Adhesion (Binding) of Adsorbed Atoms in the Ion Bombardment of Clean Surfaces

  • T. D. Radzhabov


The sorption of positive gas ions by a solid differs from ordinary physical adsorption and chemisorption mainly by virtue of the fact that the ions are electrically charged and possess an energy far higher than the thermal energy. The first of these factors is not particularly important for studying sorption processes, since the ion is neutralized before falling on the solid surface [1]. Far more important is the second property, in view of the fact that ions penetrate well into the solid by virtue of their high energy and suffer absorption in the material. In this process, atoms may be freed from the solid target, i.e., the target material is sputtered, and lattice defects are formed in the sites so freed. Some of the gas atoms captured in the solid may become firmly attached to the lattice, while others may migrate from place to place. Subsequently the migrating gas atoms may return to the vacuum after a relatively long period. It is extremely likely that the activation energy will differ from that of normal diffusion, as it may depend on the point of entry of the gas atom.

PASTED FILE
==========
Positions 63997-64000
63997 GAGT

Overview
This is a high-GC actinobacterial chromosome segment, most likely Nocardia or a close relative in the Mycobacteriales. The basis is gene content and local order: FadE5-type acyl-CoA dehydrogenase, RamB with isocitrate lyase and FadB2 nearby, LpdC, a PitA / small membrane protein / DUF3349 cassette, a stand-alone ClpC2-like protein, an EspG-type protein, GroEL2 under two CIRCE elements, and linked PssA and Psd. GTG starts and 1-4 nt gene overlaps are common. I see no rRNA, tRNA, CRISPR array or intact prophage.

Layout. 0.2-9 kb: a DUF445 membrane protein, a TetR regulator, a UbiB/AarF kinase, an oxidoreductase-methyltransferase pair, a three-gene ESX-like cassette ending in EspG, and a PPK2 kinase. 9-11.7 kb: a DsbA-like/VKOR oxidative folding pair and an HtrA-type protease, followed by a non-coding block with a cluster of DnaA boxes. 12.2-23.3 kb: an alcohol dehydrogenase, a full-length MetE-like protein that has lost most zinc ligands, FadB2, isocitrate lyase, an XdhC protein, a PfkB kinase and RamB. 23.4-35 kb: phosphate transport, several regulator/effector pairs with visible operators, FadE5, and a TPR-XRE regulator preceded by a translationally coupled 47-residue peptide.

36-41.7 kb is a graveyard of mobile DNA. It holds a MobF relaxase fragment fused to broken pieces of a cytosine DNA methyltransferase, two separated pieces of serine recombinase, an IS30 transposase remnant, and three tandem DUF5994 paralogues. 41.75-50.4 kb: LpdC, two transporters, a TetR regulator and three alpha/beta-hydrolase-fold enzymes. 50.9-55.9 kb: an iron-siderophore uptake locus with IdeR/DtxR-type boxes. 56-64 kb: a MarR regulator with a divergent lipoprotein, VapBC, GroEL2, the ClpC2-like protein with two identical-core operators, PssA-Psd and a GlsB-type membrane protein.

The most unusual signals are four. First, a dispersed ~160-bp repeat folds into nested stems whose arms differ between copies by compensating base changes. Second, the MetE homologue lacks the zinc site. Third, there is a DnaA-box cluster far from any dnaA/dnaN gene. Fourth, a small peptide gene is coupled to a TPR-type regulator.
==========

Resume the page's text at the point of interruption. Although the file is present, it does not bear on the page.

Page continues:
Target Material Thermal Desorption Titanium Film Desorption Energy High resolVing Power 
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© Consultants Bureau, New York 1971

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  • T. D. Radzhabov

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